I wasn’t actually sure what to do, as I felt a bit sheepish and embarrassed and like I didn’t know where I was going with any of this. It’s also a yoga class, and Platonic philosophy is not the same as Yoga philosophy despite their commonalities. It’s very similar to how I often get flustered if I try to do a libation or something in a public natural setting like a park, as part of me is always worried about being heckled for littering or being called crazy and having the libation disrupted. I tend to be very self-aware in public anyway because being bullied as a child warps the brain for hypervigilance; it’s developmental damage that I have to manage. Alone, though, I sometimes suffer from the same thing because a part of me always feels as if it is preparing for battle, and I become vigilant about the things I would have to defend. Can you do asana and engage with a yoga class while holding Plato and not Patañjali in your heart? is a big question underlying that kind of embarrassment and anxiety.

It passed, though — it was, after all, a self-care flow, and thinking about Held-Met-Recognized as a triad was exciting and calming for me. I understood these words differently from some of the narrative Korus was bringing forth when she brought us back to those terms in longer holds and when we went into anchoring poses like bālāsana (child’s pose); she didn’t see the term met as proceeding, while I did.

A few times since yesterday, I’ve thought back to that, and also to (b), because part of me wants to make a joke of it — ha ha ha, I’ve been reading so much Proclus that I literally cannot even — and it’s the kind of thing that would have been easily tweetable had I not decided to avoid Twitter. It is a blessing, though, to not be tweeting. An offhand comment may get likes, social approval, and a few laughs, but it doesn’t yield to the reflective capacity to say okay, why am I joking about something important and realize that sometimes jokes are rooted in us wanting to downplay things that are important to us because we fear judgment and being wounded for finding a certain thing beautiful, useful, and sufficient. And then there is (a), which brings me back to Socrates and what he said about being a stranger to the agora and crowded places and making a fool of oneself when one does go there due to not nourishing oneself on the same things as others. And in my case, it’s not just an estrangement caused by studying Platonism, but because when I take breaks from reading it, there are particular types of poems, stories, and media that I reach for — mousikē in dialogue with mythology, science, folklore, and theology in a variety of genres.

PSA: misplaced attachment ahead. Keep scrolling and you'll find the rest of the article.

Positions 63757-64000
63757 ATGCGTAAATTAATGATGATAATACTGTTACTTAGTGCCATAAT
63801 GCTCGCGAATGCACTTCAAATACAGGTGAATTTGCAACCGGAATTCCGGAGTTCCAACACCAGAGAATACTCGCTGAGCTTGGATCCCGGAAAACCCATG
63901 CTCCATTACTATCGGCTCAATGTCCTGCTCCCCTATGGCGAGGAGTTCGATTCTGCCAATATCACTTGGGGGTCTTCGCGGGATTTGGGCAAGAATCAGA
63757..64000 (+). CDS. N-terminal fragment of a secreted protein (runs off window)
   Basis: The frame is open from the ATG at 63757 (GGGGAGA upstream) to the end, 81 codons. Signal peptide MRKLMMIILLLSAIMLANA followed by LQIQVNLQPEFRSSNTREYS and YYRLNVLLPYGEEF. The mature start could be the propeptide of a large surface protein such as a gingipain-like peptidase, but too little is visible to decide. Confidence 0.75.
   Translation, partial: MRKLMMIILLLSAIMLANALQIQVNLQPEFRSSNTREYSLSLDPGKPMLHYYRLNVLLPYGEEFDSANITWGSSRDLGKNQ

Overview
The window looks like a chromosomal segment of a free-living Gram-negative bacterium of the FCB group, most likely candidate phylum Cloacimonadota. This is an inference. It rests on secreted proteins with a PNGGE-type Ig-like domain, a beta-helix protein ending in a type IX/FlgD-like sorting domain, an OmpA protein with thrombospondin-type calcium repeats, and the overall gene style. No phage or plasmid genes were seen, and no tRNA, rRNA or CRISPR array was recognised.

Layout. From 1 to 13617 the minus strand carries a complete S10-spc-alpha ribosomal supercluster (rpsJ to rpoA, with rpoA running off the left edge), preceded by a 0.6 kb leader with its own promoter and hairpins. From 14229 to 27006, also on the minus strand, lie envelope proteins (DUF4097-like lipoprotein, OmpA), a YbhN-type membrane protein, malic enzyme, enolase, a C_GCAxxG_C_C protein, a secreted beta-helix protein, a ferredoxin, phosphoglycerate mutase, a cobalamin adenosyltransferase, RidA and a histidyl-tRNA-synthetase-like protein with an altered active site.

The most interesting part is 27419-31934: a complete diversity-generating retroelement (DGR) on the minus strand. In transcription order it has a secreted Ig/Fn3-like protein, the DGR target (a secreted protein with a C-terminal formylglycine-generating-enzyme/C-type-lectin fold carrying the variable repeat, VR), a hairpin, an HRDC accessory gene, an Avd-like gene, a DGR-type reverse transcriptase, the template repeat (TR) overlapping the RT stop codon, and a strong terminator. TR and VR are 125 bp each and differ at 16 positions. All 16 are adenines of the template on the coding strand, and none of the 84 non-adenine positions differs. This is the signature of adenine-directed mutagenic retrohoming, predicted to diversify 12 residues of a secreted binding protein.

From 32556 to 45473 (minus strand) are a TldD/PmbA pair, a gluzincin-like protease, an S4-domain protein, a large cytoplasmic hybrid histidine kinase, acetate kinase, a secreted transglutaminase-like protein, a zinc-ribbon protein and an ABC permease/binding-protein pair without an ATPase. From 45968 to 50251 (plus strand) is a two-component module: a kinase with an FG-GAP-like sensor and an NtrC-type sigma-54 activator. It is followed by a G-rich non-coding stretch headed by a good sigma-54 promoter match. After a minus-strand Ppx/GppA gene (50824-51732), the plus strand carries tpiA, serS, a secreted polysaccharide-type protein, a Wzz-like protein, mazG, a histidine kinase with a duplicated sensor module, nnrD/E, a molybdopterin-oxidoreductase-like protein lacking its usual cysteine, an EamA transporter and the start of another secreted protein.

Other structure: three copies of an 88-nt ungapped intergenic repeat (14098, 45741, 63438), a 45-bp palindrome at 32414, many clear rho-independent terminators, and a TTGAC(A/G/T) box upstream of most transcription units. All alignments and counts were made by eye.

It is kind of ironic, though, that in the process of learning about something that will ultimately help the soul become as Godlike as possible is, in practice, also particularization — a peril if it becomes another set of shackles we use to bind ourselves, an opportunity if we commit to learning about ourselves and diving into uncomfortable places.

Held — Met — Recognized.
Being — Life — Intellect.
Artemis — Persephone — Athene.
Abiding — Proceeding — Returning.


3 thoughts on “The Perils of Reading Platonists, Like, Nonstop

  1. i’ve done a similar thing in my somatics practice, actually. the group i practice with begins by centering ourselves in three dimensions of length, width, and depth, which in the model of Generative Somatics are also our individual dignity, our interdependence, and our movement through time. the facilitator mentioned that she maps them onto elements from her own cosmology (in her case, Celtic), and wheels immediately started churning in my brain. so now i center in length/dignity/unity, width/interdependence/multiplicity, and depth/time/the cycle of procession and reversion.

    Liked by 1 person